No Reservations


No Reservations, based on the 2001 German film Mostly Martha (Bella Martha), could more aptly be titled ‘Kitchen Closed’. Although there are occasional moments when a hint of charm almost sneaks through, the wooden performance of lead Catherine Zeta-Jones consigns this to the ‘only if desperate’ bin.

Kate is the successful head chef of a flash New York eatery, who struggles with all the stereotypical control-freak traits usually assigned to such characters in scripts lacking imagination. She works hard, and has to get therapy to help her control her anger at the rare customer who finds fault with her creations. When her sister dies and leaves her nine-year-old niece Zoe (Abigail Breslin) in her charge, Kate must face the loss of control of her finely tuned lifestyle and the challenge she sees in the employment of new sous chef Nick (Aaron Eckhart).

No ReservationsWhat follows this set-up is a formulaic rendition of all the usual clichés, never once demonstrating an original idea. One wonders who will find the outcomes surprising? Kate and Nick bicker, then a spark of romance lights up, before further bickering and the inevitable reconciliation. Zoe’s loss is given minimal energy with its treatment best described as trite. And in the end, everything turns out for the best.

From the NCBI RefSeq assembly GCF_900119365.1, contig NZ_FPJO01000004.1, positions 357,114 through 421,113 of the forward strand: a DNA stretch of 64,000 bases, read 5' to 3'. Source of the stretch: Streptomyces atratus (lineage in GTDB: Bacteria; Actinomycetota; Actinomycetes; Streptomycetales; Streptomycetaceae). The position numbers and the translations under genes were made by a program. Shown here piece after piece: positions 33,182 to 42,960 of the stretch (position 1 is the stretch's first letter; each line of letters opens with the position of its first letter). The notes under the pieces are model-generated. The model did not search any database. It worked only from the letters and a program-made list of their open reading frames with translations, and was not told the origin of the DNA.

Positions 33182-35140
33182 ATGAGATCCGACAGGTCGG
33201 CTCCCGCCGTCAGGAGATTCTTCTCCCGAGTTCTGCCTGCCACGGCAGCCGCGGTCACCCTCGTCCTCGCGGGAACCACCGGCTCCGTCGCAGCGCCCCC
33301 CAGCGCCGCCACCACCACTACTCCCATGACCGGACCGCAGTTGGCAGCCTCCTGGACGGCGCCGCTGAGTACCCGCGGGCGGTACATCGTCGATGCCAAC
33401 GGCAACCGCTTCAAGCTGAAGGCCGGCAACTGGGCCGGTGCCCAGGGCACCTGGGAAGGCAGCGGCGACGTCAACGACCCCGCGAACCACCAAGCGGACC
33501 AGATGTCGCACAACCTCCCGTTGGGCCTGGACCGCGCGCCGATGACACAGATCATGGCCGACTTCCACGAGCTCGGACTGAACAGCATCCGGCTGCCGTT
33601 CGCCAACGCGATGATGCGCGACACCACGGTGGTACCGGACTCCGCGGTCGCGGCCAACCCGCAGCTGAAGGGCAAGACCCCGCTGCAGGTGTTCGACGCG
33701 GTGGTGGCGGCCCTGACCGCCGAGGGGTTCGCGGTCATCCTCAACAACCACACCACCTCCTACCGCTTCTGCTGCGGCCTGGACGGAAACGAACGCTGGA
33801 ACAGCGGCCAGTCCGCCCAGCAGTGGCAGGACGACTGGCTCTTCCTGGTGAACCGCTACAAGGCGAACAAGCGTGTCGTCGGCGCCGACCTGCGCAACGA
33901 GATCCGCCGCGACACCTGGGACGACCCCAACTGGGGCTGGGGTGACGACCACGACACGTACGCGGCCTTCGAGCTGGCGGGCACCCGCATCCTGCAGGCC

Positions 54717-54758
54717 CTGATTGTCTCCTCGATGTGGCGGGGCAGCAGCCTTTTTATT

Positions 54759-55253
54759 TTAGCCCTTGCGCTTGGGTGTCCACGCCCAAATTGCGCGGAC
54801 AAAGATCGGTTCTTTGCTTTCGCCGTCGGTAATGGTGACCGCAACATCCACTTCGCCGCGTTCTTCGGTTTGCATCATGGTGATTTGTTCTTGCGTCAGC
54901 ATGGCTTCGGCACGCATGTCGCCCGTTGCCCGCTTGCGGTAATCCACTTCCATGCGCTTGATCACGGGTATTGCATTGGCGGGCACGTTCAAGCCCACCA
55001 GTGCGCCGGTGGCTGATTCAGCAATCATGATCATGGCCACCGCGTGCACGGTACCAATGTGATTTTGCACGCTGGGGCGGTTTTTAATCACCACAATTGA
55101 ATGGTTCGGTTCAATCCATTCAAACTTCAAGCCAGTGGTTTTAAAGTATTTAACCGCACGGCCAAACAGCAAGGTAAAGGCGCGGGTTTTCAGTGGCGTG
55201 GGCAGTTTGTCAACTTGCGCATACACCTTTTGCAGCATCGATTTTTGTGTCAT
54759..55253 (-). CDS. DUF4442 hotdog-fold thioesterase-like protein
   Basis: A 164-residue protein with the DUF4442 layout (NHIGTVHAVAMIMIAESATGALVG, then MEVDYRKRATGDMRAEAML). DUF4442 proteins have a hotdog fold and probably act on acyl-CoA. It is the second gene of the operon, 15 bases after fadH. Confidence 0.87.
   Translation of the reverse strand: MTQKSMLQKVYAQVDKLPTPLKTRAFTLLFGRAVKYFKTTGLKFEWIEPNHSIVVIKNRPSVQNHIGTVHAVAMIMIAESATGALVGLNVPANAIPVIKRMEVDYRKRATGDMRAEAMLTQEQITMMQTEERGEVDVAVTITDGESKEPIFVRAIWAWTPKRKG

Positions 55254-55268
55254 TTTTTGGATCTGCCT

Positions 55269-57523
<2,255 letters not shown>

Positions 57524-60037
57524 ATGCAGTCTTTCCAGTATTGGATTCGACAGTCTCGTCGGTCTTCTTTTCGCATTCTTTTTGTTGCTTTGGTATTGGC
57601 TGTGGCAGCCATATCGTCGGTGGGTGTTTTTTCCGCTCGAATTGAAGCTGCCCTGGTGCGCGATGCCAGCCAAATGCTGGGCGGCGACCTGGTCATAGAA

Zeta-Jones could best be compared to one of Kate’s most frivolous gustatory extravagances – while she looks good from a distance, there is so little substance to her performance that she can never truly satisfy. Her ponderous turn drags down those of Eckhart and Breslin, who are both fair but never get the opportunity to build on the scattered moments that do succeed due to the negative presence of Zeta-Jones. A black hole would allow more of the other stars’ light to shine out. Eckhart and Breslin soldier on in spite of it all, and when left alone they make occasional scenes worthwhile, but there are never the moving sequences that are promised.

Shot with an unhealthy prevalence of blurred slo-mo to indicate the emotive moments the audience simply mustn’t miss, only the kitchen sequences work as they should. Scenes drag when they should be snappy, and story threads dangle without a sense of direction – except that this is something we’ve all seen before, so we know where it will go.

No Reservations is a disappointing waste of the talent of the two co-stars and another example of why style doesn’t equal substance. By all accounts Mostly Martha was a far better film, and those who can be bothered should perhaps try to source that film rather than waste their energy on this.

Rating: 1.5 stars
Review by Mark Lavercombe, 24th August 2007
Hoopla Factor: 1.0 stars

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